29 June 2022 Paddington Bear and Ukrainian refugee children in WIZO’s care.
Do you remember the story of Paddington Bear? It’s about a young bear who arrived at Paddington Station wearing a droopy hat and carrying a battered suitcase. He had label around this neck that read “Please look after this bear. Thank you”.
Paddington Bear was far from home and while sitting on his suitcase something miraculous happened. The Brown family noticed him, read his label and took him home to lead a mischievous life.
Paddington Bear was a child bear in need of a safe home.
Michael Bond creator of Paddington Bear modelled Paddington Bear on Jewish refugee children arriving at Reading Station in England in the Kindertransport in the 1940s. He said, “They all had a label round their neck with their name and address on and a little case or package containing all their treasured possessions”. Michael Bond was moved by the sight of these children and they were the inspiration for Paddington Bear.
Fast forward more than 80 years. Refugee children from Ukraine are fleeing their homes. They arrive in Israel bewildered, traumatised and worried about loved ones left behind. Some are on their own, others are with their mother or a grandmother. They are far away from home and in a new country.
But, when today’s Ukrainian refugee children arrive in Israel a loving family is mobilised to help them to overcome trauma and adjust to their new home. The WIZO family of social workers, nurses, educators, youth workers and volunteers at our youth villages, our residential schools, go into action to find beds, clothing, shoes, personal hygiene items books, laptops and Ukrainian speaking teachers and psychologists. Most importantly, they provide compassionate night-time adult supervisors and support workers for our residential schools because, for many of these children living in a dormitory with children they don’t not know and without their parents, night-time is often the most difficult time.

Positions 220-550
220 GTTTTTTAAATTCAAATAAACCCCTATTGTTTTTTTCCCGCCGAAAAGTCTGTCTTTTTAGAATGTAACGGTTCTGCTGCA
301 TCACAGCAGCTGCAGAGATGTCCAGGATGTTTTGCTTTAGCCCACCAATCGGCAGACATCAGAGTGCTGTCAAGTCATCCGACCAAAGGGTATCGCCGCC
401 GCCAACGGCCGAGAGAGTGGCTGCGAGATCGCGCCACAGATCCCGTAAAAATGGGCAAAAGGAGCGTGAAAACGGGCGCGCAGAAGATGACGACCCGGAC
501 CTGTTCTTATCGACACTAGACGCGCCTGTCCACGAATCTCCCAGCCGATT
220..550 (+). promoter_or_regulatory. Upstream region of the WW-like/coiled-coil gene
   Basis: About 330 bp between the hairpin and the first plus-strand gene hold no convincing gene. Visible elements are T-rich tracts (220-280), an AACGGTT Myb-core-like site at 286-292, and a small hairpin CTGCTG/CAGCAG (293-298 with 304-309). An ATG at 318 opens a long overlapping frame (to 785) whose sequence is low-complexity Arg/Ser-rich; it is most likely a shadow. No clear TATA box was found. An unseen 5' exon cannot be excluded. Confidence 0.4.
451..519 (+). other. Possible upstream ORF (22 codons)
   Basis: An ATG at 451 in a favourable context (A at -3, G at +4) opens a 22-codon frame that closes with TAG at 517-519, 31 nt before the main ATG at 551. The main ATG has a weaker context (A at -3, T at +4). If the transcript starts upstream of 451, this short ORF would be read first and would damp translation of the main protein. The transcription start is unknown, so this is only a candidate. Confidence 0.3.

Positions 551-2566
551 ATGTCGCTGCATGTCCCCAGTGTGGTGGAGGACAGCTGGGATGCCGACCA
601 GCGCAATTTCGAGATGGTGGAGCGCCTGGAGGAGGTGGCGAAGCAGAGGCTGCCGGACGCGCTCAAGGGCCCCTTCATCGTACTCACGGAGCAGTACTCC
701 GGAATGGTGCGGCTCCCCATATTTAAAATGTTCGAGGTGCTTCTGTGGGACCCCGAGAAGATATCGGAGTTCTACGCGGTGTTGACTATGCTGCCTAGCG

WIZO members all over the world are so proud of our dedicated WIZO family doing what matters in a time of great need for Ukrainian and Russian children in our care.
In an interview 2017 Michael Bond said “…Paddington, in a sense, was a refugee, and I do think that there’s no sadder sight than refugees”. We agree, and it’s WIZO’s job to keep refugee children safe and help them thrive.
Link to article about Paddington Bear and the Kindertransport https://www.democraticunderground.com/122311009
Written by Nina Richwol